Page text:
video comments11

video comments13

And of course you have the ones who think they have the right to judge her on her looks, because that’s totally what this video is about:

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Try to talk to people with this mindset about how inappropriate and hateful that is, and of course, they end up calling you a name, like bitch . . . The people on this forum who tried repeatedly to explain that this is a kata, that katas are not used for self defense were shut down. The naysayers still had to find fault with it. Try to point out that her exhibition is about mastery of breathing, form, movement, that it’s about precision. Not important. It must be ridiculed because it’s a little girl.

video comments10

 

Of course, the dumbasses making these comments will always fall back on the tired excuse: “I was only joking.” And that’s supposed to make it all just fine. Because joking about doing a child harm is perfectly acceptable because, ha ha, it’s all in good fun.

Until it’s not.

And I particularly loved the people who made comments like “she can’t possibly have a black belt at 7” or “maybe it’s a kid blackbelt”, or “in my dojo, ya da ya da ya da. It makes me wonder where and by whom some of these jokers were taught. McDojo, anyone?

video comments8

There are the positives, of course, but the stupids cannot allow that, again resorting to the predictable name-calling because “Shut up bitch” always works when you have nothing intelligent to say:

video comments4

I also want to point out that there is a video of her 10-year-old brother, and the comments are almost all positive: “brilliant,” or “talented,” or “excellent.” Those posting want to know about his father, or his master, or what form is being presented. I didn’t find anyone who wanted to kick him in the head or kick him in the chest, or anything along those lines.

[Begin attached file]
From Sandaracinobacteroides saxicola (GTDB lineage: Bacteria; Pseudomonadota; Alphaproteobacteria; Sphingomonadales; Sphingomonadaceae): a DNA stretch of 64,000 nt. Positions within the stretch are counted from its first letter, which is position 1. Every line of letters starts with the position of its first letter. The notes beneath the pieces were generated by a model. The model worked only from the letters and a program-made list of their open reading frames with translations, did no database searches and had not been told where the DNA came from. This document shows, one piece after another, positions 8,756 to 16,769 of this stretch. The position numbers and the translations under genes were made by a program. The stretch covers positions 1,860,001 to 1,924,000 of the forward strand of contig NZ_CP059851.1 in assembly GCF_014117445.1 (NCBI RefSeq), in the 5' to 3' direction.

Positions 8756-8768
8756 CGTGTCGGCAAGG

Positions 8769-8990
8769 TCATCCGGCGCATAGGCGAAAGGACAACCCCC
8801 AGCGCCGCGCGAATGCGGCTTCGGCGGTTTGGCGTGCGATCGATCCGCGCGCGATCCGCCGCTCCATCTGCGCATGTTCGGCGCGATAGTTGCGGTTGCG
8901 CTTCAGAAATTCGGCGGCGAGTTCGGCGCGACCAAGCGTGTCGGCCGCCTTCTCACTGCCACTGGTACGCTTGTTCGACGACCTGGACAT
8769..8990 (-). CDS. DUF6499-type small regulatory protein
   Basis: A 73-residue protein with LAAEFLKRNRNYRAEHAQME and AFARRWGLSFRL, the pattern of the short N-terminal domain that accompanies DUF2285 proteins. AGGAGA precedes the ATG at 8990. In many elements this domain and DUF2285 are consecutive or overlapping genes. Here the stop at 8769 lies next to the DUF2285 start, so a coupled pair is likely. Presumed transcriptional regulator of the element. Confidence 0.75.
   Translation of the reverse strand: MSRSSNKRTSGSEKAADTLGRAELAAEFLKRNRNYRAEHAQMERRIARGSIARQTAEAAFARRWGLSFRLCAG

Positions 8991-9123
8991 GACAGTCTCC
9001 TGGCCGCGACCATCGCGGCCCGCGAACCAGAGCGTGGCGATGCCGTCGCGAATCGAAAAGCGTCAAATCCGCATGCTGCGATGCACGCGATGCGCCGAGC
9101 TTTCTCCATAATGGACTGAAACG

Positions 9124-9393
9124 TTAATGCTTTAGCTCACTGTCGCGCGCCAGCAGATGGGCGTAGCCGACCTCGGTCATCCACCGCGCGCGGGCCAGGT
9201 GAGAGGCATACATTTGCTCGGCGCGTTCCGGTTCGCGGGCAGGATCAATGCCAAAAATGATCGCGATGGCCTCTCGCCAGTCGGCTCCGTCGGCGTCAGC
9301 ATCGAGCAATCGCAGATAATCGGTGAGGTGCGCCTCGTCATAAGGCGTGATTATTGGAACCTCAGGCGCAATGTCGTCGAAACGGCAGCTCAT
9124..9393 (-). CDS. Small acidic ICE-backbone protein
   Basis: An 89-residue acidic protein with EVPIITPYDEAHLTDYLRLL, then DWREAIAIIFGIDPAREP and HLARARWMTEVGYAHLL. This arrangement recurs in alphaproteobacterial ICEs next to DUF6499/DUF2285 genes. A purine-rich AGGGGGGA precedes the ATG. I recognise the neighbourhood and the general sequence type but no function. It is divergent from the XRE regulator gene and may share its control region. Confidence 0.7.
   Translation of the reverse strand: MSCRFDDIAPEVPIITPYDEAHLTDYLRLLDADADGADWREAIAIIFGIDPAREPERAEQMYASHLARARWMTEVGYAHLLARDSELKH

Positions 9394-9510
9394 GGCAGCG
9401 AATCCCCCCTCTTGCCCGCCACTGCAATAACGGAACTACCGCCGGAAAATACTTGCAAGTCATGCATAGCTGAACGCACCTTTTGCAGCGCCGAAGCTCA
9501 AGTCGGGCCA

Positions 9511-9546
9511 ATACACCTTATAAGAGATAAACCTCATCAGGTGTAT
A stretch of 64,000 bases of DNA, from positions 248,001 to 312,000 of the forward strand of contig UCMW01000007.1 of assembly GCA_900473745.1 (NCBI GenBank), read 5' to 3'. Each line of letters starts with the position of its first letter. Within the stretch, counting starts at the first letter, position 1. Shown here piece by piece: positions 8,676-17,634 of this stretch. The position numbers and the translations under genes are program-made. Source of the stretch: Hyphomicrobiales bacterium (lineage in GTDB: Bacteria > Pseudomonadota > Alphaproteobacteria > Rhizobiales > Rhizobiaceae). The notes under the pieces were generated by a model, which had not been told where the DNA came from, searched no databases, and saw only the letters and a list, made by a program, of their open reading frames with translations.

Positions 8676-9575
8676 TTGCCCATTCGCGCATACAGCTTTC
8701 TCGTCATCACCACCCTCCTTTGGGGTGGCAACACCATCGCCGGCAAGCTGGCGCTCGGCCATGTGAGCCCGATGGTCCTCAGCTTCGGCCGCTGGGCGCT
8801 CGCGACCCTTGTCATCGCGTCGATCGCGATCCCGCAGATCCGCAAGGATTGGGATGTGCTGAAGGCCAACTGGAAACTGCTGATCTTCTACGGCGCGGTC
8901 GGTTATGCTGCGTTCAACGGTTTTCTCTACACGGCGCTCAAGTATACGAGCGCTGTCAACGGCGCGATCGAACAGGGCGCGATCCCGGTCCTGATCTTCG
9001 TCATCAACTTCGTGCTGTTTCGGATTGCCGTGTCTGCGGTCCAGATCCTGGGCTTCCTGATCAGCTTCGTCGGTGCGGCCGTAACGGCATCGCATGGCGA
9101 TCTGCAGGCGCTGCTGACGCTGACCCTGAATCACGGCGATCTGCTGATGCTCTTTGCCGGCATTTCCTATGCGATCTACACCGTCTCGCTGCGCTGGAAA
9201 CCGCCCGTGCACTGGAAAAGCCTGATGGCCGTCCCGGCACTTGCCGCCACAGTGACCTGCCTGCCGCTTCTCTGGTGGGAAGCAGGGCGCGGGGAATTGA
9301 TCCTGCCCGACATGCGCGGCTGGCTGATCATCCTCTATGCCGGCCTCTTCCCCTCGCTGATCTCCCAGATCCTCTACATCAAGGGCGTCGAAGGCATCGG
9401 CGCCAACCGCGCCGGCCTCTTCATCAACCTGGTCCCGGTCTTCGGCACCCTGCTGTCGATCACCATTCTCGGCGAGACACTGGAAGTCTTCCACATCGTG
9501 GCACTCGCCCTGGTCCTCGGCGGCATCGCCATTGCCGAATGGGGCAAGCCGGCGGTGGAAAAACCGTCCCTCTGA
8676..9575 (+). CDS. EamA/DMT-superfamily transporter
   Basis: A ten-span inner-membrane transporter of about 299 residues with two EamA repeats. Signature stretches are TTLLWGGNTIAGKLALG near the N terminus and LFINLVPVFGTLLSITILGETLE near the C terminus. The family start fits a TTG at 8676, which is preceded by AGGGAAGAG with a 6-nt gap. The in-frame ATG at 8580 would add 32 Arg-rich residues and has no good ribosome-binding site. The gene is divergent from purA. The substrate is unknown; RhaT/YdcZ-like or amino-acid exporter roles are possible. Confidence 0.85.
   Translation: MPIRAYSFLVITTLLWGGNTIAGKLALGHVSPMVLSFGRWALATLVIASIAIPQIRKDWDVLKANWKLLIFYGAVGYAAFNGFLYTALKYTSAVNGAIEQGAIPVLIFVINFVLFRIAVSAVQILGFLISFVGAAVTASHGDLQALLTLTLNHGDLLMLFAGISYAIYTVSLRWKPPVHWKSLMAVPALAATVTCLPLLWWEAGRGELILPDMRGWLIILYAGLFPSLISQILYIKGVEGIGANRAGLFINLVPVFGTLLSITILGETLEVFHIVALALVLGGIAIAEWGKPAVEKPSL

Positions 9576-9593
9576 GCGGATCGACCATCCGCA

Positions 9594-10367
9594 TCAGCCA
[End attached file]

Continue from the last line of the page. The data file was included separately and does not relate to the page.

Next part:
Why am I going on about this? Because once again, even in something as innocuous as a YouTube video about a young girl exhibiting remarkable control and talent, the males in the forum (of course not all, but a great many in this case) have to negate it, have to put it and her in its place.

Fortunately, I found one with which I absolutely agree:

video comments2

I could go on and on, but I realize that I’m allowing yet another open forum commentary to ruin my whole day, so I’ll stop now, or after just one more thing: Whoever Jack Call is in this forum, I could just hug him because unlike me and people like me who just can’t help but become ired by all of this stupidity, Jack Call just repeatedly says, “She’s 7,”w which is actually the point, right?